Economics we'll replace with unit resources and morale. Morale will become a per Commander value that fluctuates with the users actions, allows certain actions, and may be spent for others. Individual units may be granted abilities that require some local personal resource, typically mana, which may require some maintainence.

Base Development we'll retain in a temporary sense. Defenses can be constructed, or in some cases, inhabited. This makes terrain and location relevant even without a base development aspect. Let's throw some local, disposable units in there too. Now we've got a resource, extra units, that territory may grant (or revoke!).

With these aspects in place, we can build a set of types of scenarios. Scouting, ambushes, escorts, sieges, strikes. Since the combat phase is only a part of the game, and local power gains are small, let's keep these short. 10 to 15 minutes, maybe 30 for a particularly difficult scenario. Starting to sound a little more like a quest in an MMO.

That's the combat tier in a nutshell. The second tier is for managing units, guilds, cities, exploration, customizing, and construction. This tier is not played with your squad! It's for the player himself, so to speak. This way we avoid trying to explore towns and landscapes with an army in tow. Can you imagine Ironforge where every player was really 20 different individuals? It'd be madness. Oh, and really really slow.

So for our first incarnation of the top tier, we imagine a sort of world map. An abstract high level view of the world. Players travel about, either hunting for a scenario to engage in. But what's the purpose? It's it just a glorified scenario selector? Is it a pretty facade for a multiplayer game lobby?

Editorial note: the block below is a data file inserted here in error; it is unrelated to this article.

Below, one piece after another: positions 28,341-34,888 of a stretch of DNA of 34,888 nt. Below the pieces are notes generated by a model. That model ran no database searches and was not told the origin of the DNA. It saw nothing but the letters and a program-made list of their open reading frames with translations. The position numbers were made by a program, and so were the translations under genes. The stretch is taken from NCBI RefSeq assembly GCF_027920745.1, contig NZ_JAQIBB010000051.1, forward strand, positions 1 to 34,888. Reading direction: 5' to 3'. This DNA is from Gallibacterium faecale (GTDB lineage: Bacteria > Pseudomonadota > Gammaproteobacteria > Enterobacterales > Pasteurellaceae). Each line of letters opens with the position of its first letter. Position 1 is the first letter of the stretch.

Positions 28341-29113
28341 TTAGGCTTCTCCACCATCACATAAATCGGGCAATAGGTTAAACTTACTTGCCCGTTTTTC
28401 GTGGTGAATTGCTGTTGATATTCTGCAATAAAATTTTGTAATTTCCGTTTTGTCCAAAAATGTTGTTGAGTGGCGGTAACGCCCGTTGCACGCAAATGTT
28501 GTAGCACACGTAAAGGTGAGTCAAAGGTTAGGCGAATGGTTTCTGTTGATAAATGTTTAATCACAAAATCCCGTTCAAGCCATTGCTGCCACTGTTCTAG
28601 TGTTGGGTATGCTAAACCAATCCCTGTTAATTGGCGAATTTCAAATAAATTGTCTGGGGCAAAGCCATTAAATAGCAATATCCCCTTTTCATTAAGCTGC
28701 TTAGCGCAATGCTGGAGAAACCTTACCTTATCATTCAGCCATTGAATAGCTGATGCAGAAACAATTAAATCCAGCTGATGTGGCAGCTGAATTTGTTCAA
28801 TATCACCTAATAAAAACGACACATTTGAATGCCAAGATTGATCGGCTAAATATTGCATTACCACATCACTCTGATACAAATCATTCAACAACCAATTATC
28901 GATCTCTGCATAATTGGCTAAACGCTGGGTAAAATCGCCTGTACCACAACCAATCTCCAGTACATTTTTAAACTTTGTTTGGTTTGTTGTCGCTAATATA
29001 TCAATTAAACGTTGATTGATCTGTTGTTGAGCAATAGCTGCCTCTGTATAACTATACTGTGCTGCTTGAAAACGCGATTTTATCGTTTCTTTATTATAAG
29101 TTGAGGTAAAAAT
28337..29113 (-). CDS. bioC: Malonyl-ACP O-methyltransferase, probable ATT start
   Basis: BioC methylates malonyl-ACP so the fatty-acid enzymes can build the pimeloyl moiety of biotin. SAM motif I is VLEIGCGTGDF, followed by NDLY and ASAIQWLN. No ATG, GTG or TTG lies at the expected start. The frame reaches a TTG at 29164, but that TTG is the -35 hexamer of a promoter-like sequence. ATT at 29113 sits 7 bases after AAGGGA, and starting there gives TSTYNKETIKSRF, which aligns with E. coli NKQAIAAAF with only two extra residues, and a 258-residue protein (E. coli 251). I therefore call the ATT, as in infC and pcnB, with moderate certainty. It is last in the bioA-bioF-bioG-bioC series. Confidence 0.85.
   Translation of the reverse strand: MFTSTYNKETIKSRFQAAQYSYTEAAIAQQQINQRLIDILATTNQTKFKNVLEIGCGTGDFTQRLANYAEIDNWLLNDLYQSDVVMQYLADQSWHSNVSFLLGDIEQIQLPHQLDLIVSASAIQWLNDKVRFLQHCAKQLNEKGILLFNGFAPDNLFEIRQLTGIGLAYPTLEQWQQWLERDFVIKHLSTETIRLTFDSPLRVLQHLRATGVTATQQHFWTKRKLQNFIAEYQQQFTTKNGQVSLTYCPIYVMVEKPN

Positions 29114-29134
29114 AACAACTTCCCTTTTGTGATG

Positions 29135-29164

More on the World soon.


  1. This comment has been removed by the author.

  2. You've envisioned a 3-tier system, as follows:
    1)Combat tier
    2)Managing tier
    3)Top tier

    ...except you totally don't need the top tier as such. It's just another layer of management that you should be able to fold into the second tier.

    If the second tier is a player-social tier with a city-type setting, then populate your city with a number of map rooms - the kind you see in WW2 films, table-sized maps with unit markers showing what's owned by who where. That removes the need for the world-map top tier.

    Of course, you'd need to keep people from walking all over it and obscuring it, so maybe a room like an operating theatre would be better.

    By removing the top tier, you allow/enforce more social interaction, which to me is a positive, though YMMV.

    In my mind, the second tier works best as a sci-fi or high-magic setting, where a player can choose a spot on the map to beam/air-drop/teleport/fly his squad to.

  3. The setting hasn't been quite decided yet, though we have plenty of ideas to sift between. I'll be getting there pretty soon, both in terms of blogging and developing.

    The comment does bring up an interesting possibility, though. Instead of the map tier being abstract it could be a 'real' setting with abstractly represented data within it. I.E. the map tables, which when interacted with may bring up a special interface, or some such. Depending on the setting this could be a much better choice of managing paradigm; it certainly works better for the social aspect!